“Snoopy’s Christmas” is a song performed by The Royal Guardsmen in 1967. It continues to be played as a holiday favorite on most “oldie” radio stations, however is also often played on radio stations playing a Hit Music format as well as Adult Contemporary format stations. While these stations wouldn’t normally play music from this era radio stations will make exceptions to mix certain Christmas songs with the usual playlist during the Holiday period. Due to a chart department policy instituted by Billboard magazine, the “Snoopy’s Christmas” single never appeared in the Hot 100. It was, however, shown at #1 on a specialty list called “Best Bets For Christmas”. Cash Box magazine peaked the song at #10.
The song subsequently appeared on the album Snoopy and His Friends.
A followup to their earlier “Snoopy Vs. The Red Baron,” the song is about how Snoopy had to go out and fight the Red Baron on Christmas Eve and the two enemies set aside their differences for that night (the Baron has Snoopy at his mercy after a long dogfight but doesn’t fire possibly due to his respect for Snoopy’s prowess at flying). At the end, they share a holiday toast and then Snoopy and the Red Baron fly their separate ways, “each knowing they’d meet on some other day”.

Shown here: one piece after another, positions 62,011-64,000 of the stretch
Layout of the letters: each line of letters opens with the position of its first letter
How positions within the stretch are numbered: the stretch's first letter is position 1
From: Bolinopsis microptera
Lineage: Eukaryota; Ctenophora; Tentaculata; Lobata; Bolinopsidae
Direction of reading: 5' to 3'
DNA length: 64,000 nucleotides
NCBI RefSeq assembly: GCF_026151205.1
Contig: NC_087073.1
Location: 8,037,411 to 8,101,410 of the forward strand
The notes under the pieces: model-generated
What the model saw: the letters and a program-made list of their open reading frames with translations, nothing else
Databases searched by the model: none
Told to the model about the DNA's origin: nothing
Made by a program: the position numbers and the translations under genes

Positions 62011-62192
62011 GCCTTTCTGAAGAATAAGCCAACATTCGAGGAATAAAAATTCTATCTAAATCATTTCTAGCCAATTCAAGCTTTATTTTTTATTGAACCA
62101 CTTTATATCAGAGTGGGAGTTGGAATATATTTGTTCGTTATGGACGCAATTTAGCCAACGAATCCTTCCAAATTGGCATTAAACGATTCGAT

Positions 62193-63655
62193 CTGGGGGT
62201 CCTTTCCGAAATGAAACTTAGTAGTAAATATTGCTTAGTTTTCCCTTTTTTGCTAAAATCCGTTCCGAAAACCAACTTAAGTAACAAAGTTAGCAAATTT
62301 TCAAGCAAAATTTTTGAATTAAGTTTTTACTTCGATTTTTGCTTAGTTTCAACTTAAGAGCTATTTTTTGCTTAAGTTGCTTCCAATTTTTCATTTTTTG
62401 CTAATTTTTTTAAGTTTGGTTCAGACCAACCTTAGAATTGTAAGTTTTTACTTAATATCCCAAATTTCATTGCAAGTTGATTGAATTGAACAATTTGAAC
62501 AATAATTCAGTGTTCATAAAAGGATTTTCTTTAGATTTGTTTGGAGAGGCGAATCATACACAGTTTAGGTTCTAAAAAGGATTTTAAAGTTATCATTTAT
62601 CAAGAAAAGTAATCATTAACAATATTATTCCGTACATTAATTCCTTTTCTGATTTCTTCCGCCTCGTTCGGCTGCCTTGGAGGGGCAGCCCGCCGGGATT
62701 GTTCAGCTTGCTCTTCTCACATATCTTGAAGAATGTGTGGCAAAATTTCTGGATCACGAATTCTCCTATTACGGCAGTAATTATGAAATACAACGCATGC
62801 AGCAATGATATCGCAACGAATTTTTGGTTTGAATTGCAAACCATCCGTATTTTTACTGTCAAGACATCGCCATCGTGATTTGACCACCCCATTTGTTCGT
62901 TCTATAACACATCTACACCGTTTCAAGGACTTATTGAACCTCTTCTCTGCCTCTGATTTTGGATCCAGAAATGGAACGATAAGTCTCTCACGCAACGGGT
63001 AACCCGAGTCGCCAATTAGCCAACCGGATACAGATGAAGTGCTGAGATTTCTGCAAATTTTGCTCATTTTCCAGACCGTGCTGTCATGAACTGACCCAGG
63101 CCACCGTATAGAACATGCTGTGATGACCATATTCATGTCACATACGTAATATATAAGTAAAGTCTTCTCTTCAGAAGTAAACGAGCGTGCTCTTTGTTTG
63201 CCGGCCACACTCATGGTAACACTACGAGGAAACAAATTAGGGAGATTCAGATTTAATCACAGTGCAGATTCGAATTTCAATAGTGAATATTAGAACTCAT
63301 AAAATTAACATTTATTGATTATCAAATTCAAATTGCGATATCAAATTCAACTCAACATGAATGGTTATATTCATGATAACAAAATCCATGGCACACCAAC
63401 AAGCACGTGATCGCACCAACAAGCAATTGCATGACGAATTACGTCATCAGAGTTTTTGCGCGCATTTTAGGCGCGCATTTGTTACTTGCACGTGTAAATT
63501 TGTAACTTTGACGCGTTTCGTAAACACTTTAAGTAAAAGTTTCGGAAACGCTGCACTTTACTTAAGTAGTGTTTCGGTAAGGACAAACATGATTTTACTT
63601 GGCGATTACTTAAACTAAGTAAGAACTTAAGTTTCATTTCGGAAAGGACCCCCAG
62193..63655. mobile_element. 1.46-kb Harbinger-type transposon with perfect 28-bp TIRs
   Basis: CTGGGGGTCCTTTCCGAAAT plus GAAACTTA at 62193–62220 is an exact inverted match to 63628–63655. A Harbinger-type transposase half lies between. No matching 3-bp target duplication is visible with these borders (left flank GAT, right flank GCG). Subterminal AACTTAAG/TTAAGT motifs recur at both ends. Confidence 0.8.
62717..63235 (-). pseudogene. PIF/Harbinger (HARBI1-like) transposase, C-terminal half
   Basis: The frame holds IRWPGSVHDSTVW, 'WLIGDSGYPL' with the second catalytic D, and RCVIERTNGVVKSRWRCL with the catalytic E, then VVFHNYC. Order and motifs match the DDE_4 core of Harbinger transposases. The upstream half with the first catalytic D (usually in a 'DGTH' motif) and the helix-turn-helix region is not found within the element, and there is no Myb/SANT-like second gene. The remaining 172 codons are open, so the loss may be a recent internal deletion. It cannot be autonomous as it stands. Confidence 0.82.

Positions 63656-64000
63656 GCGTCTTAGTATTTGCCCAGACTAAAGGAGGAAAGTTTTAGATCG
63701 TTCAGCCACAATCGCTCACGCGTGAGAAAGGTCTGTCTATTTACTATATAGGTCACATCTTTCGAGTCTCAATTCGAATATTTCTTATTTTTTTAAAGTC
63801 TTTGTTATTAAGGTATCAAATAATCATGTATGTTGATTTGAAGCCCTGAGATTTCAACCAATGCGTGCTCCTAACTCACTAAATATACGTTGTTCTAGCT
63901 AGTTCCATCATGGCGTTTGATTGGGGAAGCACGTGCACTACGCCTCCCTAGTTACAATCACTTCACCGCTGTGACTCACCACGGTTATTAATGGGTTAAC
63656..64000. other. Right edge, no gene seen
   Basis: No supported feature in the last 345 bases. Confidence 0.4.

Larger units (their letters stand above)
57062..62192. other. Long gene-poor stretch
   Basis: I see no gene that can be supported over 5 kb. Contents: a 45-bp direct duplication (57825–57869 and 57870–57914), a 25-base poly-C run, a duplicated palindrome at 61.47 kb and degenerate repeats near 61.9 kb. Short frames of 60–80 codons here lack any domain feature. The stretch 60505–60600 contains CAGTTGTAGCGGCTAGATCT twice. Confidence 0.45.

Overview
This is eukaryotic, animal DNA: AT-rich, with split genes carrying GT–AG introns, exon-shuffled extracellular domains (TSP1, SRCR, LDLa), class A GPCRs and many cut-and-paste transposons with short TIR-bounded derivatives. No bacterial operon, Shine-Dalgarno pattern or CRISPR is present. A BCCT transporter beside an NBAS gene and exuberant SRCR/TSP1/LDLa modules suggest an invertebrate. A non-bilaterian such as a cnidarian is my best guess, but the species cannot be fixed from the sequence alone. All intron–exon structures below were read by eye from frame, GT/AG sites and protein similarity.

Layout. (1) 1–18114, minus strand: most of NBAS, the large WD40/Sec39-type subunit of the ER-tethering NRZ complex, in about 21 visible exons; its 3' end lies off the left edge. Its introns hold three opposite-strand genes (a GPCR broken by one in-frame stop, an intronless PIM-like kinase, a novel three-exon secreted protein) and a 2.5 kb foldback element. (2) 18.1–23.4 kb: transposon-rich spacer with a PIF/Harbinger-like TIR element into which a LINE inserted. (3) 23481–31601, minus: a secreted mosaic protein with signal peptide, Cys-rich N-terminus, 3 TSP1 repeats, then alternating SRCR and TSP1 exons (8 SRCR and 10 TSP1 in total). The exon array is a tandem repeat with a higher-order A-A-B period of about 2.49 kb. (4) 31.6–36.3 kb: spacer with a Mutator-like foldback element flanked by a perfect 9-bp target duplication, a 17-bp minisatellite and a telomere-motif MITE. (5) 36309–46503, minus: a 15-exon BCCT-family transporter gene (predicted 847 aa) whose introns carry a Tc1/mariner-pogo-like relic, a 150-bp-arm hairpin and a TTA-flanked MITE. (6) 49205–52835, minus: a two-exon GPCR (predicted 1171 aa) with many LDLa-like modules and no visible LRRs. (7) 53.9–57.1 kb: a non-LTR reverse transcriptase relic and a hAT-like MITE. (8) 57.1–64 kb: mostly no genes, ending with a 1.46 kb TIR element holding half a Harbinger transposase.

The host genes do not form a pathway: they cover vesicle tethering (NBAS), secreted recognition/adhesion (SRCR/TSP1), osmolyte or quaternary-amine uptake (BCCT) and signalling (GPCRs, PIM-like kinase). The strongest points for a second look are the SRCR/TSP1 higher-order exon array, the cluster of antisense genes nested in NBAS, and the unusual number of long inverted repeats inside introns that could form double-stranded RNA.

The release begins with a male chorus singing the German yuletide classic “O Tannenbaum” (O Christmas Tree”), and the middle of the song is bridged by chimes ringing out a phrase from “Hark the Herald Angels Sing.” The chimes can also can be heard during the fade out at the end of the song.
Although the song is obviously fictitious, it echoes a historical event. During World War I, in 1914, “The Christmas Truce” was initiated not by German and British commanders, but by the soldiers themselves. The amount of time varied according to the area and has been reported as being anything from Christmas Day to Christmas Day through New Year’s Day. Trench-bound combatants exchanged small gifts across the lines, with Germans giving beer to the British, who sent tobacco and tinned meat to the Germans. “No Man’s Land” was cleared of dead bodies, trenches were fixed and drained, and troops from both sides shared pictures of their families and, in some places, used “No Man’s Land” for friendly games of football. The song even has the initiator correct as it was generally the German soldiers who called over to the British and initiated the truce. In the song, it is the Red Baron (a German WWI hero) who extends the hand of Christmas friendship to Snoopy.
“Snoopy’s Christmas” reached the #1 position in the New Zealand pop charts in 1967, and remains a popular Christmas song in that country.